Flying on the Concorde supersonic airliner was different, but not a true luxury experience.
The Aérospatiale/BAC Concorde was a British-French supersonic passenger jet airliner. It had a maximum speed of Mach 2.04 (1,354 mph or 2,180 km/h at cruise altitude, over twice the speed of sound), with seating for 92 to 128 passengers. The aircraft entered service in 1976 and continued flying for the next 27 years.
Concorde, which was jointly developed and manufactured by Aérospatiale and the British Aircraft Corporation (BAC) under an Anglo-French treaty, was built in twenty samples including six prototypes and development aircraft.
Air France (AF) and British Airways (BA) were the only airlines to purchase and fly Concorde.
The supersonic airliner flew regular transatlantic flights from London’s Heathrow Airport and Paris’s Charles de Gaulle Airport to John F. Kennedy International Airport in New York, Washington Dulles International Airport and Grantley Adams International Airport in Barbados; it flew these routes in less than half the time of other airliners.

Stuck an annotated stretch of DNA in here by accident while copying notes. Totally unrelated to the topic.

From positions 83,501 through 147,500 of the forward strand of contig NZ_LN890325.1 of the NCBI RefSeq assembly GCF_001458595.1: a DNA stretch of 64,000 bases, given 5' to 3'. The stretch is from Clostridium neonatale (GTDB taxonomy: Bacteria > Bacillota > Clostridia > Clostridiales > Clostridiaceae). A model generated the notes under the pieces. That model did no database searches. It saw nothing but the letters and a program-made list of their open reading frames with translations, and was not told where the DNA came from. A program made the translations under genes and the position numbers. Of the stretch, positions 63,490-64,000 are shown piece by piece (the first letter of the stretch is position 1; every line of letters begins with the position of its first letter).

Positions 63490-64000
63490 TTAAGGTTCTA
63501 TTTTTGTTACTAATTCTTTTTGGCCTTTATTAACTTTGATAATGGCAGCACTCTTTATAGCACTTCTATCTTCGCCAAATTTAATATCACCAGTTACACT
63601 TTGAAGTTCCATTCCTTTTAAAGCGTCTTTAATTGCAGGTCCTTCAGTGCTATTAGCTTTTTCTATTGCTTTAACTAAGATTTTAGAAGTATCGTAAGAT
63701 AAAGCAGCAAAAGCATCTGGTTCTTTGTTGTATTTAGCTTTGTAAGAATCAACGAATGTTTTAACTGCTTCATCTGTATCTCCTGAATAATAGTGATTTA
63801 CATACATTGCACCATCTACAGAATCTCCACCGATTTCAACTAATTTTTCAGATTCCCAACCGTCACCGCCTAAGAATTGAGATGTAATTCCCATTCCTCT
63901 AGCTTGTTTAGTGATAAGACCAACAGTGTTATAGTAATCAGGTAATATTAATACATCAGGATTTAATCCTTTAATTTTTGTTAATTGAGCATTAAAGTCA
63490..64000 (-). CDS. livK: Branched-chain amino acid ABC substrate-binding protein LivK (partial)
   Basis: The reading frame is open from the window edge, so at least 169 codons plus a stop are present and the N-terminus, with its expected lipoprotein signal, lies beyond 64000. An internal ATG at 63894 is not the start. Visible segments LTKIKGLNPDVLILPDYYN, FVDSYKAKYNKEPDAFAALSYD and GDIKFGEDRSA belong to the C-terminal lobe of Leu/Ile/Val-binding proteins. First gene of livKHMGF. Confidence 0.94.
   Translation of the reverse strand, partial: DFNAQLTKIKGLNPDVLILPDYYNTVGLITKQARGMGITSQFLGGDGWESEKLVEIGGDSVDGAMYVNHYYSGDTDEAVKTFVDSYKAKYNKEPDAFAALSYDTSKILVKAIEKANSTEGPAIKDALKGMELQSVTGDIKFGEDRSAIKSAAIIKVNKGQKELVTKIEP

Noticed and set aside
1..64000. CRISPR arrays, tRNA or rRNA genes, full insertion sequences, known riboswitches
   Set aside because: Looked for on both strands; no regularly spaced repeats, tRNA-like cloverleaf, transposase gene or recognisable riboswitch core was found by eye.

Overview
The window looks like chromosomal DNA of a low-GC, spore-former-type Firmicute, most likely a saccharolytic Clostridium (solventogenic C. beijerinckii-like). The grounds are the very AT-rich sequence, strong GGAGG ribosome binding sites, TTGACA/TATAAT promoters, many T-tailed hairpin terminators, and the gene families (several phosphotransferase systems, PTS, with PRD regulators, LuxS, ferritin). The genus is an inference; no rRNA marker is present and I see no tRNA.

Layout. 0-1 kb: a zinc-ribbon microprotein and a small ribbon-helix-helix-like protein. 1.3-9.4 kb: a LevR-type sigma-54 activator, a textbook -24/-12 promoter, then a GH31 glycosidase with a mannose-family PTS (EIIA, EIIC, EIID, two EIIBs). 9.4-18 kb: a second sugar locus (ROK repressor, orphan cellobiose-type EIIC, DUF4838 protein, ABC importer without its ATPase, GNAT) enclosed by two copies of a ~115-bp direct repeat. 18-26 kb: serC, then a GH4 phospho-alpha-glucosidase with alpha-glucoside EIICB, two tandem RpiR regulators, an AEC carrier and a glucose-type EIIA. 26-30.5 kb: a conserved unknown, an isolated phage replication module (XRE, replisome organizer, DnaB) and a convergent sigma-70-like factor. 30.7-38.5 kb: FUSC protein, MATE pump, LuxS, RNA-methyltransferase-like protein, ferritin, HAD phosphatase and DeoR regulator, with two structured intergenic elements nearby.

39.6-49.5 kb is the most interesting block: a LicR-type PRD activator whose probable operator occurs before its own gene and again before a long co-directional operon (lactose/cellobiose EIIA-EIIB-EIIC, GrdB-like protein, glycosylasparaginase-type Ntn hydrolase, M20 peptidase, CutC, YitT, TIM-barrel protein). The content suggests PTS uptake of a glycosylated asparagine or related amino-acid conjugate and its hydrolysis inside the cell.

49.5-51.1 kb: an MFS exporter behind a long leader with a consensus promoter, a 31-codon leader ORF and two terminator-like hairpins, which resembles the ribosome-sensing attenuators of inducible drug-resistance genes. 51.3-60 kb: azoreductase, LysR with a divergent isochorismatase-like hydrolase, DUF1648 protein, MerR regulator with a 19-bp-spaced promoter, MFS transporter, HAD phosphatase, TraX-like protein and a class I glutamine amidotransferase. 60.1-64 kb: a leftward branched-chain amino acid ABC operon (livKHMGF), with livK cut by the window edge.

Was the experience of flying aboard the Concorde much different from a regular commercial plane?
‘The interior of the airplane could best be described as premium economy, and even then, the seats were quite narrow. Concorde used 2×2 seating, due to its very narrow fuselage.
‘The performance of the aircraft was its biggest perk. If you were willing to take 2 – 3 more hours to cross the Atlantic, you could pay less for a more luxurious experience on one of British Airways’ 747s.
‘BA did go out of their way to make it as luxurious as they could. Onboard meals and dedicated airport lounges were top-notch.
‘Acceleration on the runway was the most noticeable performance difference. Actually going Mach 1, you had to look at the display at the front of the cabin. Otherwise, exceeding the speed of sound is unnoticeable.’
The Concorde was eventually retired in 2003 after the crash of Air France Flight 4590 on Jul. 25, 2000, in which all passengers and crew were killed. The general downturn in the commercial aviation industry after the September 11 attacks in 2001, and the ceasing of maintenance support for Concorde by Airbus (the successor company of both Aérospatiale and BAC), also contributed.
Photo credit: Martin J.Galloway Dotonegroup via Wikipedia and Crown Copyright